About half of the oil produced in the continental United States last year came from wells drilled after January 2014, according to the U.S. Energy Information Administration. The data provides insight into the importance of short-cycle shale production and advances in oil industry technologies.
Many companies are targeting short-cycle investments, lower-cost projects that take months, rather than years, to come online.
Chevron plans to focus on short-cycle shale fields in the Permian basin, rather than costly deepwater projects. Though shale wells can be costly themselves, there are fewer risks involved, and companies can reap benefits more quickly.
With a large number of short-cycle wells, the EIA expects average U.S. production to fall 7.4 percent in 2016 – about 700,000 barrels a day. Despite an increase in shale oil production during the past few years, individual wells have steep decline rates, losing nearly 70 percent of initial production in the first year.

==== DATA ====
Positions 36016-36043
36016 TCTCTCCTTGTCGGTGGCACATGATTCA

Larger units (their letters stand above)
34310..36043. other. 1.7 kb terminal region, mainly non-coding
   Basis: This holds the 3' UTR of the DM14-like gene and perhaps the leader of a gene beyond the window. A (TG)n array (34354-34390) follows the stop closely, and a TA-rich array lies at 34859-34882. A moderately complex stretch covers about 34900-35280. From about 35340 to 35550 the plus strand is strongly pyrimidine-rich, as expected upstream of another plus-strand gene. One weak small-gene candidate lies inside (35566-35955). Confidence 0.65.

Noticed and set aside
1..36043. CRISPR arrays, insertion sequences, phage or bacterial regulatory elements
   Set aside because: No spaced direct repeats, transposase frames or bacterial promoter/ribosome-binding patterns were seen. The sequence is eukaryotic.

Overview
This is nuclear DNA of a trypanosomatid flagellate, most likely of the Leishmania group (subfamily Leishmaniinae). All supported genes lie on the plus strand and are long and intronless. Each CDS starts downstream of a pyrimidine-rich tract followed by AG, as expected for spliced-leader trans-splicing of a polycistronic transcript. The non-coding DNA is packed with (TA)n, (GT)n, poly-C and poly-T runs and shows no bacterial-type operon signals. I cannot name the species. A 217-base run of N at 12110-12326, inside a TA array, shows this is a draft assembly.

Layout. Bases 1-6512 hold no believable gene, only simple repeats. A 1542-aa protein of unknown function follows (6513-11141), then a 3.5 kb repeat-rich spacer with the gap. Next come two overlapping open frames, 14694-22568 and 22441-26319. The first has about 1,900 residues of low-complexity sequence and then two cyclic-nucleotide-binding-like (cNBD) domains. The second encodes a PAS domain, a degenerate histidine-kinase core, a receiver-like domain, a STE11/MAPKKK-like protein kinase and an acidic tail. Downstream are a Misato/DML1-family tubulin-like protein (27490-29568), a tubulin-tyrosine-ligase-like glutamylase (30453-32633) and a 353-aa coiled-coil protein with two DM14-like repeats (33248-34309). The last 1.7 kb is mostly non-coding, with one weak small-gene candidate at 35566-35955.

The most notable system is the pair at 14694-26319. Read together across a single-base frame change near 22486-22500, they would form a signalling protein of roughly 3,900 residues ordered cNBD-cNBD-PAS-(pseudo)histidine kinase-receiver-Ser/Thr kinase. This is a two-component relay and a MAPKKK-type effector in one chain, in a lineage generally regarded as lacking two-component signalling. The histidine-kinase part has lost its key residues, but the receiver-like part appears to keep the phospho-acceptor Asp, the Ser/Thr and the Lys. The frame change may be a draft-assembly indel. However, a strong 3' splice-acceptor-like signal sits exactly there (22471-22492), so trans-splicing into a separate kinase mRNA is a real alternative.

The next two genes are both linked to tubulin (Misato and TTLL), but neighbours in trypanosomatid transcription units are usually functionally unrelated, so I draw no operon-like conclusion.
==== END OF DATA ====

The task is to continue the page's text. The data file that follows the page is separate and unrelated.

“Constant drilling and development of new wells is necessary to maintain or increase production levels,” the EIA said. “Oil production from new wells has so far been able to keep U.S. crude production from falling significantly below its level in late 2014.”
With the U.S. rig count down 76 percent since late 2014, oil production will have a tough time keeping up recent levels. The EIA expects U.S. oil production to decline through 2017.